More than a century ago in Kansas, a publisher of a newspaper was arguing with his friend, a pastor named Dr Charles Sheldon. The publisher said he felt no newspaper could be edited as Christ might have edited it and still be readable.
Dr Sheldon disagreed and the publisher, God bless him, said ok you can edit the paper for a week and we;ll see,
So for one week in March 1900, Dr Sheldon took over the editor’s chair and tried to imagine how Christ would have acted in the role.
Under Dr. Sheldon’s editorial guidance, all stories of scandal, vice, and crime were played down. Not omitted, but reduced to what the minister felt was their proper length. Society-page news, gossip news, was condensed to almost nothing. Theatrical news was dropped. For the 1st time, perhaps, in newspaper history, virtue and goodwill became hot news. Editorials were moved to the front page, and each was fully signed.
Sheldon wouldn’t allow advertisments for products whose claims he couldnt personally verify.
A great famine in India, ignored or treated casually by the competition press, was headlined by Dr. Sheldon–not only headlined but followed up by an appeal for the distant sufferers. As a result over $1 million in food and other relief supplies was sent to Bombay.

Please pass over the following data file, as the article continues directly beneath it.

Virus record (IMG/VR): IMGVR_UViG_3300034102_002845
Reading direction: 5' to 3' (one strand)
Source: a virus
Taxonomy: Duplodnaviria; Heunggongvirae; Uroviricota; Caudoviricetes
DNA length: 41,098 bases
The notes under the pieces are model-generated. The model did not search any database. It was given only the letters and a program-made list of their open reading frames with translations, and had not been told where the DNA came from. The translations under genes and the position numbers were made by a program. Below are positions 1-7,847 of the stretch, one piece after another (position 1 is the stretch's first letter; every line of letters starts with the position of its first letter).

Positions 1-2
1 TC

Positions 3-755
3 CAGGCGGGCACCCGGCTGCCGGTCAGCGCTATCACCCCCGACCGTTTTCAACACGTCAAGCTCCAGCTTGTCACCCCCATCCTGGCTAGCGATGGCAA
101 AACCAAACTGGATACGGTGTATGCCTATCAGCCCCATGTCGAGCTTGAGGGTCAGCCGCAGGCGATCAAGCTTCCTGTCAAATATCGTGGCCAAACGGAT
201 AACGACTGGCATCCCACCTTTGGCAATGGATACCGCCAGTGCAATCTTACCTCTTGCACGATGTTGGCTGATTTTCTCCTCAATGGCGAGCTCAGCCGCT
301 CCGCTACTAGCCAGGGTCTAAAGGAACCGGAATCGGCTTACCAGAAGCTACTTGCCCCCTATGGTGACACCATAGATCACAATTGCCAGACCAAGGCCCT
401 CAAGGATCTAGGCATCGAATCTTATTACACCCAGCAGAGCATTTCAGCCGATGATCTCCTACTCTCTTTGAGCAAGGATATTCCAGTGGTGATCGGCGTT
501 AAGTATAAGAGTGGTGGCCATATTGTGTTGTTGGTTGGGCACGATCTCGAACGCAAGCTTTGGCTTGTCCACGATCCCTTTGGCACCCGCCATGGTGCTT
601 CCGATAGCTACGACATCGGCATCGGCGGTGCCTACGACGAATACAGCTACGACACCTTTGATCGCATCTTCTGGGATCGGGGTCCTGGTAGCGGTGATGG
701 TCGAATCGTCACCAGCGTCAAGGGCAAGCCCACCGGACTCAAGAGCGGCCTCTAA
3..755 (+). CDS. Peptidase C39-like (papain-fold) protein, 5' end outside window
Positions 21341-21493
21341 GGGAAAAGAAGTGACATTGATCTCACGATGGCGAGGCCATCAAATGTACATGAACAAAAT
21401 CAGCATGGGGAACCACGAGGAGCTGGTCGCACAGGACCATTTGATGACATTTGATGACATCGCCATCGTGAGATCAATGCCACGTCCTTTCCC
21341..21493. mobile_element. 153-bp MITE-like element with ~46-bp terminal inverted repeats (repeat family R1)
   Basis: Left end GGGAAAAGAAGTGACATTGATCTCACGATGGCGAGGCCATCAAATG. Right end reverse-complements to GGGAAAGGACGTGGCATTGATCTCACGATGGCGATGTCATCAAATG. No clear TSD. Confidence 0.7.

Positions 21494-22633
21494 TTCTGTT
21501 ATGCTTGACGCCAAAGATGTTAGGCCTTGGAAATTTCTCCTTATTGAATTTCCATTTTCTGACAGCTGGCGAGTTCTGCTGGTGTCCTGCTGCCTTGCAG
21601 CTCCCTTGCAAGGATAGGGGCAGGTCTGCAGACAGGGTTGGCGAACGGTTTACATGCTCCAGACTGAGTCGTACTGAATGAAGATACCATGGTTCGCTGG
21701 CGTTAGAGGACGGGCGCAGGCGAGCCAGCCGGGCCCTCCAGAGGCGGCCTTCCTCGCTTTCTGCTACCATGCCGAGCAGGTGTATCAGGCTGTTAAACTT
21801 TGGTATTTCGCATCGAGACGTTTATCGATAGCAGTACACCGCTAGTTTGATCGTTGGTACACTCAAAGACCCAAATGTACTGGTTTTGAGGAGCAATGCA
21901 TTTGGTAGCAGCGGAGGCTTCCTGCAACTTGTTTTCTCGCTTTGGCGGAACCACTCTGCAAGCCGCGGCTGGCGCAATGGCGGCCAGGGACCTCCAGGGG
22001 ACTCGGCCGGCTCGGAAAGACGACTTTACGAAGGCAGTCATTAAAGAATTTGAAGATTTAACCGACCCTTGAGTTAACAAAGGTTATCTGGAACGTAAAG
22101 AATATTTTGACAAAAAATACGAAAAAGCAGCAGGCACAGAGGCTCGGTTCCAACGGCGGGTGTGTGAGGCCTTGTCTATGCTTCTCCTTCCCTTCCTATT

On the final day of his editorship, Dr Sheldon took news of the day off the front page and instead printed the sermon on the mount.
Amazingly, the experiment was a success. Circulation for that week rose dramatically.
But in the end the publisher said a newspaper selling good news or spiritual news could not succeed in the long term.
HUMAN relations professor Charles Wall was listening to the radio news about a decade ago when the announcer said: “And in another random act of senseless violence . . .”
Wall thought to himself: “If they could take out the word violence and insert the word kindness, you would turn a negative into a positive.”
He gave his students an assignment to each perform a “senseless” and random act of kindness and report on it.
One student handed out blankets to the homeless. Another backed out of a hard-to-find parking space and gave it to another driver. One paid his mother’s power bill; another took her nine-year-old daughter to visit the sick at a hospital.